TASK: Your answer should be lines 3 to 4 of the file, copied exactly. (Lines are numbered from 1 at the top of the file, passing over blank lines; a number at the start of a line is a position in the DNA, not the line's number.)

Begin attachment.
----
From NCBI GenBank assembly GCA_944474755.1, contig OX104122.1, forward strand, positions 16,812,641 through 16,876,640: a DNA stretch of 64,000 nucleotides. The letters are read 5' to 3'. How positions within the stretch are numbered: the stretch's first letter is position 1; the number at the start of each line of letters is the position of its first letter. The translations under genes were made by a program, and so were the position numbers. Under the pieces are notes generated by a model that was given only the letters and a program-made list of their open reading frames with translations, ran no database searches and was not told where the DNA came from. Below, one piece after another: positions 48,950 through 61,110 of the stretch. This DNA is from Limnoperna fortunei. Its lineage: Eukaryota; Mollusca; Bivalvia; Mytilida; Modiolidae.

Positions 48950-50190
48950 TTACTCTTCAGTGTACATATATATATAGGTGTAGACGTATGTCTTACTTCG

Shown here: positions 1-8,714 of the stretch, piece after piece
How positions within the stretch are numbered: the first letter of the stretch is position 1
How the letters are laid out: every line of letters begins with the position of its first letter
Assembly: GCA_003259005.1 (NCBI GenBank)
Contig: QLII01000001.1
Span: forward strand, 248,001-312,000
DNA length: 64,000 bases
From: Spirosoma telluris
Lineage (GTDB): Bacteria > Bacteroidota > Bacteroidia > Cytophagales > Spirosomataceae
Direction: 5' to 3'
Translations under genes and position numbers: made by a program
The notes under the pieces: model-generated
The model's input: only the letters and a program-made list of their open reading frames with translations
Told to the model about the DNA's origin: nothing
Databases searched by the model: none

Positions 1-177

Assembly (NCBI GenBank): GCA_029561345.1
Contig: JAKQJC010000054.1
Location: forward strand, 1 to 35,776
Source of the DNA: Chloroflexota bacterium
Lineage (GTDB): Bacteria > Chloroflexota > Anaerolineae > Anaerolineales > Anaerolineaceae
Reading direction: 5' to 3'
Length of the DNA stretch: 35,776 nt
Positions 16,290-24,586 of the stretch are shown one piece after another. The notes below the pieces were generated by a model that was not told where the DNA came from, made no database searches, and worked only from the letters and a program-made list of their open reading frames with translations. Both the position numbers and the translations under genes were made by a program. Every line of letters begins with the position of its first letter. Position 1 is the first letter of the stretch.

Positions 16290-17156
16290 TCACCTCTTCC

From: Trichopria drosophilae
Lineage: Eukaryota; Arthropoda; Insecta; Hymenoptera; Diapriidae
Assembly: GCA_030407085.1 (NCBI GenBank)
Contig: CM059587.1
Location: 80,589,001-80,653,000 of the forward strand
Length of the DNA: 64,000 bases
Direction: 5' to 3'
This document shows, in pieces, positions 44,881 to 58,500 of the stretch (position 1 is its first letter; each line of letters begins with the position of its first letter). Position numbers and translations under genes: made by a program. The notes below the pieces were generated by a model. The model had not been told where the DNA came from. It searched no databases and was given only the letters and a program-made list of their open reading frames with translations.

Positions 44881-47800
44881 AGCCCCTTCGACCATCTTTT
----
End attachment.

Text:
48950 TTACTCTTCAGTGTACATATATATATAGGTGTAGACGTATGTCTTACTTCG

Shown here: positions 1-8,714 of the stretch, piece after piece